—Shanti, Asian American nonprofit leader

“What I’ve experienced is that when it’s a Black woman who’s being uncompromising, she’s being a bitch, she’s being angry, she’s not being like whatever she is supposed to be. No! We don’t have time to compromise! We’re dying.” —Krista

Code-switching, constantly translating across cultures and worldviews, and filtering ourselves for our safety and for the comfort of others is tiring; yet these are common and often necessary experiences for women of color leaders. For many women of color, the issues we work on are not just professional or abstract—they are personal and high stakes. As Krista said, “We’re close to the issues, and we’re close to the suffering; we’re close to the pain.”29 Our intimacy with the issues we work on brings a different energy to the work. Women I interviewed and surveyed reported being just as likely to be complimented for being passionate about their lived experiences as admonished for being too intense, too fierce, too confident, and intimidating.

Many of the women I interviewed and surveyed mentioned having to restrain themselves and filter what they bring to the workplace. As Angela, a Black nonprofit leader, said,

To be told you’re scary, you’re intimidating, you make people feel bad by your sheer existence—what does that do to your ability to exert your power, to be a leader? It makes me question myself: Is it me? Am I this person they’re describing? And then I do this emotional and mental exploration.30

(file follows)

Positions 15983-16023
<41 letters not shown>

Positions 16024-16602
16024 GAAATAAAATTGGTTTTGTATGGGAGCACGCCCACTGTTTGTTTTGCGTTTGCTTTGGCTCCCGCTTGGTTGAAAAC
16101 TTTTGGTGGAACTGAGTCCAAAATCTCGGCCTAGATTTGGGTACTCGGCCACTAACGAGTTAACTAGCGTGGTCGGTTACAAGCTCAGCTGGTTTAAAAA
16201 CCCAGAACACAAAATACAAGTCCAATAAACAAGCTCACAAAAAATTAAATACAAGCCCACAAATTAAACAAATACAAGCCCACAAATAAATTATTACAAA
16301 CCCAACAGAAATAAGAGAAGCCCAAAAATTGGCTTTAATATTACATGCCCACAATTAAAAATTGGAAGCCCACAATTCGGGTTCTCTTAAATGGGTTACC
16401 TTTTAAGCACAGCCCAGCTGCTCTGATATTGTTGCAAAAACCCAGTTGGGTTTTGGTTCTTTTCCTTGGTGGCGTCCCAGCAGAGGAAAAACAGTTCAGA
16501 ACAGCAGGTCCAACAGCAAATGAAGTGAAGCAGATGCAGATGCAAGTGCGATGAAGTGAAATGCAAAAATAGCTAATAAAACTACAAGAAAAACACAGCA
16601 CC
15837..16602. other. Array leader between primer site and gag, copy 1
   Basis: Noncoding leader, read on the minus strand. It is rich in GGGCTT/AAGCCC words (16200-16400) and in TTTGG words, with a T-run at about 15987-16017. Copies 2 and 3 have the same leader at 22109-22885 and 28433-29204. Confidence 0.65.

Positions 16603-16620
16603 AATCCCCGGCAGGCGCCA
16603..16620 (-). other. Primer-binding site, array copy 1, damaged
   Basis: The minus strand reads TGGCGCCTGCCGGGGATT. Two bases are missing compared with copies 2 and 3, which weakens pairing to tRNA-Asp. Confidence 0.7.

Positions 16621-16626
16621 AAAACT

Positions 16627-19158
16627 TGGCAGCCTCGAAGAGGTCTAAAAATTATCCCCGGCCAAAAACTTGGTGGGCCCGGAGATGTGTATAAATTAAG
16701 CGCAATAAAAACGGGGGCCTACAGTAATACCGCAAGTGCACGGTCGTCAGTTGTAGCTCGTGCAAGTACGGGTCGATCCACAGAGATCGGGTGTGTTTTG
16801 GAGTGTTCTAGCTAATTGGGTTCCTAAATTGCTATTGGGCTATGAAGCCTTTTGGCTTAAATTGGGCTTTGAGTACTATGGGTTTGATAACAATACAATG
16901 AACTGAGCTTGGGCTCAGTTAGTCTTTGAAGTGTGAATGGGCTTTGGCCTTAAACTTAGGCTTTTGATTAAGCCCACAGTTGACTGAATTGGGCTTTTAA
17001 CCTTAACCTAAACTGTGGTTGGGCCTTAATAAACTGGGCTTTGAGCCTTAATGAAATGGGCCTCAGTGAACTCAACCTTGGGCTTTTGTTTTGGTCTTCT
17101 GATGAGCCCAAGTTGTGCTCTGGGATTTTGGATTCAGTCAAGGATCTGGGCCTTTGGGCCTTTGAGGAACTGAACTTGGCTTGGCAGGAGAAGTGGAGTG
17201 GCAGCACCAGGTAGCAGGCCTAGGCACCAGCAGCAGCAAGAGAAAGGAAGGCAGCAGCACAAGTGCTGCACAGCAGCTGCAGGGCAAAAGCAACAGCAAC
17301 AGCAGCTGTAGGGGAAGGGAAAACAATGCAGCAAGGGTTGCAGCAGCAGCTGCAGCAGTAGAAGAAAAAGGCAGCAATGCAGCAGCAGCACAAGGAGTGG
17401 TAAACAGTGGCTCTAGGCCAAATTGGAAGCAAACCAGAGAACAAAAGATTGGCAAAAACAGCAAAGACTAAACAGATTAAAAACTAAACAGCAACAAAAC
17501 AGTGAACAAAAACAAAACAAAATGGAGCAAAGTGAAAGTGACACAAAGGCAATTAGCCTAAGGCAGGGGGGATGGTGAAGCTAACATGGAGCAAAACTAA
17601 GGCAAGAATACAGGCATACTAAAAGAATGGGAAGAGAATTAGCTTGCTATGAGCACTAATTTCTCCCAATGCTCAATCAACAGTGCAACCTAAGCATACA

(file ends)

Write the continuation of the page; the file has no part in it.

I have been called intimidating, scary, and too confident more times than I care to recall, and just like Angela, these comments triggered self-doubt and activated a deeply conditioned aversion to being perceived as angry or aggressive—and, therefore, unprofessional.

Krista shared feeling that she is never viewed as talking, walking, or behaving in the way that workplaces consider appropriate for a leader. She explained,

Typically, our goals [as women of color] differ. How we show up is different, how we respond is different, our level of passion is different, and what’s at stake for us is different. What I’ve experienced is that when it’s a Black woman who’s being uncompromising, she’s being a bitch, she’s being angry, she’s not being like whatever she is supposed to be. No! We don’t have time to compromise! We’re dying. There’s a different level of urgency and reality [for women of color].31